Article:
Four short links: 16 Jan 2009

Toys, telegraphs, transparency, and travel in today’s roundup of short interesting links.

  1. New Law Could Wipe Out Handcrafted Toy Makers – CNN story on a new consumer safety law that mandates expensive quality tests for components of toys, even those handmade in the US by micro-businesses. It’s not clear what a solution looks like: mass-produced in China or micro-produced in the USA, a lead-filled toy is still unsafe. However, if the cost of proving safety prevents safe toys from reaching the market, the consumer has lost. I wonder what Make and Craft have to say about it.
  2. Bio of Samuel Morse – he was more interesting than I realized. He also came up in Andy Kessler’s How We Got Here, which I just finished reading and thoroughly enjoyed. See also Steven Johnson’s guest post Joseph Priestley and the Open Flow of Ideas on BoingBoing. Understand the history of technology if you wish to understand its future.
  3. Ze Frank’s Explicit – a serious blog by Ze, where he talks about how he does what he does. I had always thought of Ze as a funny guy, based on his video podcasts, but when I met him at Foo Camp I realized he was a performer. George Clooney isn’t a bankrobber like Danny Ocean. Sarah Michelle Gellar doesn’t slay vampires like Buffy does. Miley Cyrus isn’t a teen musical superstar like Hannah Mon… ok, some actors are like their characters, but most aren’t. Ze takes performance seriously whether it’s on the web, on video, in person, or on Twitter–he consciously approaches it as a task, and deliberately chooses how he does it. Think of this as “Inside the Actor’s Studio” for the Internet age.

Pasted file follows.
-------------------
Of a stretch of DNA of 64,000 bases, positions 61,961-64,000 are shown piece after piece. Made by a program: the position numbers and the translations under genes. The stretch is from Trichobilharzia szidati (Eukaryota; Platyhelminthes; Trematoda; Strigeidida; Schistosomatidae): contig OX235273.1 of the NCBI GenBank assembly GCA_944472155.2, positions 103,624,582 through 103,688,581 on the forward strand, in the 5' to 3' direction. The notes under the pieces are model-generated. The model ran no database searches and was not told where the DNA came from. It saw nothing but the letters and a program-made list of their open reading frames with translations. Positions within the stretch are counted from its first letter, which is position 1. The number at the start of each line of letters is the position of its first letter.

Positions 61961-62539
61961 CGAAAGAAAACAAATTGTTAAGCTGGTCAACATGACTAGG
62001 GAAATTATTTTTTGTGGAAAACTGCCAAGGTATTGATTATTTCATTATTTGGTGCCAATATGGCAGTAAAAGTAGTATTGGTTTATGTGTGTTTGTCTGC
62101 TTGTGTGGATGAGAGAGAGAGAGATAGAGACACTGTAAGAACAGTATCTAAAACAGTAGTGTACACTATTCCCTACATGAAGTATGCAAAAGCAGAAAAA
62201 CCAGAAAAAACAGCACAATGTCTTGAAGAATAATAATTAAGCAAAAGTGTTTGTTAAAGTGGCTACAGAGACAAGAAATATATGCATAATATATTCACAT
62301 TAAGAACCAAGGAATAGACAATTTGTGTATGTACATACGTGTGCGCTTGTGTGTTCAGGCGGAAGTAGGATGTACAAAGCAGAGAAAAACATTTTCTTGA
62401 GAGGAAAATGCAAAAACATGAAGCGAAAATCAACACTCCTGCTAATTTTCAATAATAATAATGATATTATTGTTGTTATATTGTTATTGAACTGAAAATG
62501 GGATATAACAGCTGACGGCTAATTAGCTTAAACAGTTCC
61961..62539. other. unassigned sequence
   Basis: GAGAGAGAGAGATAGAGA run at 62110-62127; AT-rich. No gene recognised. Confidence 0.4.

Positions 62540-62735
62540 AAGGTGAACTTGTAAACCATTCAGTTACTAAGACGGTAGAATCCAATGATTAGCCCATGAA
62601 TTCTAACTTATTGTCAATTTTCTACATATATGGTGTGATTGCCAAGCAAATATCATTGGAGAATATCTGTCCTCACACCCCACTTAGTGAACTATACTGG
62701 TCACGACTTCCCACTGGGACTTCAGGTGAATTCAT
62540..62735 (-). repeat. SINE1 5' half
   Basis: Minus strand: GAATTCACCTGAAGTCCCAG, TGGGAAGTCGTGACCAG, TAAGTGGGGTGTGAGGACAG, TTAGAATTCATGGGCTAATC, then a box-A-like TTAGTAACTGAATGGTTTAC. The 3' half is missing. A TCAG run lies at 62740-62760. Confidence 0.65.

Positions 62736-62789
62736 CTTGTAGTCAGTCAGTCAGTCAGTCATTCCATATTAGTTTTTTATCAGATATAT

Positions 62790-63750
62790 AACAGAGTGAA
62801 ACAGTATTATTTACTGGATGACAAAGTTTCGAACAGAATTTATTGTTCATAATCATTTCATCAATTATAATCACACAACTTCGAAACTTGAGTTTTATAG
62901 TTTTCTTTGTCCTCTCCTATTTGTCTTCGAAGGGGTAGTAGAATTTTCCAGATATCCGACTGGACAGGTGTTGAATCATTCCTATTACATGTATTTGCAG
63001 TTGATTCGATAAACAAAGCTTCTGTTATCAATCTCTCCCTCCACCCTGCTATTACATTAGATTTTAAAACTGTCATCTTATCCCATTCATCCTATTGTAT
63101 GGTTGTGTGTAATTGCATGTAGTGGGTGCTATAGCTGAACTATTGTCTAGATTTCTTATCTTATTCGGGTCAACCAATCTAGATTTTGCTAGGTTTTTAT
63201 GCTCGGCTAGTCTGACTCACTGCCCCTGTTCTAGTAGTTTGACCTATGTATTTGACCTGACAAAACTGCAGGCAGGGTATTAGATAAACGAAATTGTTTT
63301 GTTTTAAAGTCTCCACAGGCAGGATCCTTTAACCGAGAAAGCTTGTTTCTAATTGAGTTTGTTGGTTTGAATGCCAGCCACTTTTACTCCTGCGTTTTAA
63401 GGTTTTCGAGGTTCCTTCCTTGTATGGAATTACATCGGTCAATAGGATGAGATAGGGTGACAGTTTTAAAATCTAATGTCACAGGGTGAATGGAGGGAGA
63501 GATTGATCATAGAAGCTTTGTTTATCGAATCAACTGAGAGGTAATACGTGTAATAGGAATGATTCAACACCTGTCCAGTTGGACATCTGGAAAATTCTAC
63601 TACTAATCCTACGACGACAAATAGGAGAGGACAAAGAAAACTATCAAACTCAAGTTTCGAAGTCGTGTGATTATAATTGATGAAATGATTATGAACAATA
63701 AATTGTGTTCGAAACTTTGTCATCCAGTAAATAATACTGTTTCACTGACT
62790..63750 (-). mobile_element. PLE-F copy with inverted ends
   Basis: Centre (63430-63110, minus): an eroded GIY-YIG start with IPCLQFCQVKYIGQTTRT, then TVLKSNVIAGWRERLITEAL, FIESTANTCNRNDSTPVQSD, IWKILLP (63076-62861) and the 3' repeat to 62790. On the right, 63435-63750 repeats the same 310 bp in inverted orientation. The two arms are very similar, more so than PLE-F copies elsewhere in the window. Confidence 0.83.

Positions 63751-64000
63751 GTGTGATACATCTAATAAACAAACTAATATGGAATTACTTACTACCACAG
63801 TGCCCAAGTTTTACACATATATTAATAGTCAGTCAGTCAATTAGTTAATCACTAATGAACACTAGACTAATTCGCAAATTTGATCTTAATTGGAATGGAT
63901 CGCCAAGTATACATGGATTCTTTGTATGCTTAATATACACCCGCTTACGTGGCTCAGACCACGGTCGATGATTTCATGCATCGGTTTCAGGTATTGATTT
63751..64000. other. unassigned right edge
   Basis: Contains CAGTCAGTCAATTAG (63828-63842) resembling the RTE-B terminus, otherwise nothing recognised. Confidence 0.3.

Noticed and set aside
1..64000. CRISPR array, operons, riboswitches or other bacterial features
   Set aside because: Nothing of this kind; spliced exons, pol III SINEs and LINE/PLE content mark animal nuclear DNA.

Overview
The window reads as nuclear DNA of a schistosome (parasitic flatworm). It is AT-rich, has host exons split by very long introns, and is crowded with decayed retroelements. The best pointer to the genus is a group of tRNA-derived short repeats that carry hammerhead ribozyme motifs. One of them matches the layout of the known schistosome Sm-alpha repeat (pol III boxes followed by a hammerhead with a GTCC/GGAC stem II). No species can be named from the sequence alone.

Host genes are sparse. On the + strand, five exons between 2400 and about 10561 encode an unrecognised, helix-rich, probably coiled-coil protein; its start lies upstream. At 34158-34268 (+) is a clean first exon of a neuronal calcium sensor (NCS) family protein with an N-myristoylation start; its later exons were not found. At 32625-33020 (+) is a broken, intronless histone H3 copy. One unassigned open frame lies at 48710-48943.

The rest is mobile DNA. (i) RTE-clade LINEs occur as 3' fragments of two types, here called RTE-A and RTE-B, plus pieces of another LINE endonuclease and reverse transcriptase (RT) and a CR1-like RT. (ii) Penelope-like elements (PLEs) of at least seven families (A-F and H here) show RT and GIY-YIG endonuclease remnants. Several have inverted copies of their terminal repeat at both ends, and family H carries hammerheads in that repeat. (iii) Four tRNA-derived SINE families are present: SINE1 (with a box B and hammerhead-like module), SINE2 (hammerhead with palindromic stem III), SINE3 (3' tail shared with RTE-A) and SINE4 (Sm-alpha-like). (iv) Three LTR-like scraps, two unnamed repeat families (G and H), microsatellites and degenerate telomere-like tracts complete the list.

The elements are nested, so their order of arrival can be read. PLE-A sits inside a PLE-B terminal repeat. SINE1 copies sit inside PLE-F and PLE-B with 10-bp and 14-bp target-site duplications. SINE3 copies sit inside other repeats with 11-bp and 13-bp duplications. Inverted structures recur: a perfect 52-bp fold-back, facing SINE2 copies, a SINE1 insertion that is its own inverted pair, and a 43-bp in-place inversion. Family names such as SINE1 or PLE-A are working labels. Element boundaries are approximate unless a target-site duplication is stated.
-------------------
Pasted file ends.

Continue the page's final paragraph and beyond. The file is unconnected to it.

4. The Dopplr Personal Annual Report – a beautiful PDF report of your travel, automatically generated using the Prawn PDF library. Their sample travel report is that of Barack Obama. Internet businesses are able to capture lots more data than was possible in the past, and one way they differentiate themselves is by reflecting it back in useful and beautiful ways.
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  • Thanks for the Morse shoutout, Nat! Our curator, Terry Carbone, has two more posts coming about his artistic career next week. Stay tuned…

  • In true Samuel Morse fashion, the J. Paul Getty Museum tweeted his art+science biography on Jan 3 & 4. His paintings–primarily portraits–are in the collections of many American museums. It’s interesting to consider that the notion of artistic invention/creative concept rose during the Renaissance, prior to that, artistic value was often determined in a fairly formulaic manner; it didn’t matter (in terms of price) if a work was the original or merely a copy.

  • Larry Yang

    The barn where Morse and Vail did their work has been preserved in Morristown, NJ at Historic Speedwell (

    Kind of interesting how a painter got involved. One thing to notice is how the financial backing came from the iron industry.